GEAR - The Beautiful Simplicity of PRS SE One guitar

In the world of Rock and Roll, simpler is often better. In the 1950s, what made Rock and Roll different from other popular music was both the small size of the band (often a trio) and the raw simplicity of the music. So it's no surprise that simple, but well made guitars and amplifiers have been a staple of the genre since almost day one.
The PRS SE One guitar at left is the perfect example of stripped down functionality at its best. It's based on the Gibson Les Paul Junior design which was originally made as a student guitar but caught on with many pro players from Leslie West to Billie Joe Armstrong.
The PRS SE One has a similar pedigree. The SE stands for Student Edition and boasts a relatively budget price. Don't let that fool you however - despite being half the cost of a similar Gibson, the PRS sports several design improvements. The lower cutaway is sculpted for easier access to the higher frets, while the back is slightly contoured to your body so it doesn't dig into your ribs.
Another difference is the scale. At 25 inches, it's a little longer than the Gibson which gives it slightly more string tension and a bit of a snappier sound. The action is also less rubbery if you prefer light strings such as .09s. It also has a wrapover bridge and a soapbar pickup which has that fat, toneful and slightly ragged sound that's typical of the design.
The neck is one of the most comfortable I have played and once you pick it up, it's hard to put down. But perhaps the thing I like most is what it doesn't have. Rather than separate volume and tone controls it only has one knob - volume. Like most electric guitars however, lowering the volume also bleeds off some of the treble so it's a tone control as well - plus it responds to the dynamic nature of your playing. Here's a short clip of me improvising some blues on it through a Fender Pro Jr. amp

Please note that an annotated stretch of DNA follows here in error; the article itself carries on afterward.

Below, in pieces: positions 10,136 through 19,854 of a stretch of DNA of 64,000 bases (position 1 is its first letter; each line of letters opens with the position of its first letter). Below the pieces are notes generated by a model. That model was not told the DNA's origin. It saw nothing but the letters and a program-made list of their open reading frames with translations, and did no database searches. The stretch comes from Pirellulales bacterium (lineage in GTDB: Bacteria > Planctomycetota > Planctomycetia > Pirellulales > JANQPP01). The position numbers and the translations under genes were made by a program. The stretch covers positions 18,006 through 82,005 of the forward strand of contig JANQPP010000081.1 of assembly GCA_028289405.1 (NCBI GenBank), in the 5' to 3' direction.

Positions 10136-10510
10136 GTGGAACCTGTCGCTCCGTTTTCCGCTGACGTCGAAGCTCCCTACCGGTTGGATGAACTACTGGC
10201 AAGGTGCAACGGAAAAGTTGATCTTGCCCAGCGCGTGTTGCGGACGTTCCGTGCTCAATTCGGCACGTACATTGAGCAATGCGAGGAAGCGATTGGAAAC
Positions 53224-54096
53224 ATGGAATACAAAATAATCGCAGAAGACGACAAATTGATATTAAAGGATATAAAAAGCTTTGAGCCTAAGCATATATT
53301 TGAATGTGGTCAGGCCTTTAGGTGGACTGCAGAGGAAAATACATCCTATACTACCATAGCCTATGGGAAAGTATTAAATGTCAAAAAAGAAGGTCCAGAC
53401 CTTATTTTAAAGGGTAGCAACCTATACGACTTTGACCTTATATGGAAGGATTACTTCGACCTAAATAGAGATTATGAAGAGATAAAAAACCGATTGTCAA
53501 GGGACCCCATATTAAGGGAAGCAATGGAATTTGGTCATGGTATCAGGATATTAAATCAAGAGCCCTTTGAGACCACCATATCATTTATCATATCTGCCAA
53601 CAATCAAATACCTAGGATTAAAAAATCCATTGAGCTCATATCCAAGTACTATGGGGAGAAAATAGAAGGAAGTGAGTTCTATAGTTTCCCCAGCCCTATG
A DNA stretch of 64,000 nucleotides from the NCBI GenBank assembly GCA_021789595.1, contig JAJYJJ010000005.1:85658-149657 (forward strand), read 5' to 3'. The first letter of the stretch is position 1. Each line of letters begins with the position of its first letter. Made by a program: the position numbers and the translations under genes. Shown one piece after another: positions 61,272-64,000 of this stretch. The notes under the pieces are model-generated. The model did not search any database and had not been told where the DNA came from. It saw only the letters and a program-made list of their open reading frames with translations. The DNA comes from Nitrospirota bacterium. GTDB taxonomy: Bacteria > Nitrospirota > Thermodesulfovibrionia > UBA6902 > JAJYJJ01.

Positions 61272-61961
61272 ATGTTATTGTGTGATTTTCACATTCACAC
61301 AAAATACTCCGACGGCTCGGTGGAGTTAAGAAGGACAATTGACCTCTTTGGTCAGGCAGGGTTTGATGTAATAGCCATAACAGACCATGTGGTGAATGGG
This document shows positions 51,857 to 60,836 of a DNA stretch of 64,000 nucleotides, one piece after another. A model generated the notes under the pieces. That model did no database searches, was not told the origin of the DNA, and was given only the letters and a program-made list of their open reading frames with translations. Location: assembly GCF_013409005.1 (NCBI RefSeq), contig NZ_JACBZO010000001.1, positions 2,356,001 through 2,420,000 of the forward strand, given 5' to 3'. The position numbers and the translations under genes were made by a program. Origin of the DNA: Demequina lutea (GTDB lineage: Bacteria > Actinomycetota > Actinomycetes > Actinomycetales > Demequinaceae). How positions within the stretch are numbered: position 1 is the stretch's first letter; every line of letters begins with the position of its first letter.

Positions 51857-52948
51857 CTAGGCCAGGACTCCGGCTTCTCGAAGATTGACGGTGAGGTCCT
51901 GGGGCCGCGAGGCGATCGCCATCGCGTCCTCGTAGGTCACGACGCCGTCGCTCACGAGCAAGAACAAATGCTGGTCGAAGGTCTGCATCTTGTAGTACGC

In the darkness of a club if you want to adjust your volume or tone you have to quickly select one of as many as four knobs - not an easy feat when you're playing. With only one knob to worry about it's a lot easier to use. And there's good reason to use it. The volume knob gives you a host of options in a cranked amp. Set up a good distorted lead tone on 10, then roll the volume back to give yourself a nice crunch or clean sound.

Here's an example. In this short video I start off with the volume on 1, and do a near clean verse of Sweet Home Alabama. I notch it up to 5 for a great AC/DC sound, then up to 10 for some hairy, distorted Neil Young.

Contrast the SE One to this feature-full but mind boggling old Harmony below and you can imagine which is easier to change on the fly.

The PRS SE One is not only a great guitar for the money, it's a great guitar - period. While it's made in Asia to keep the price down, its playability ranks up with any professional guitar I've picked up.

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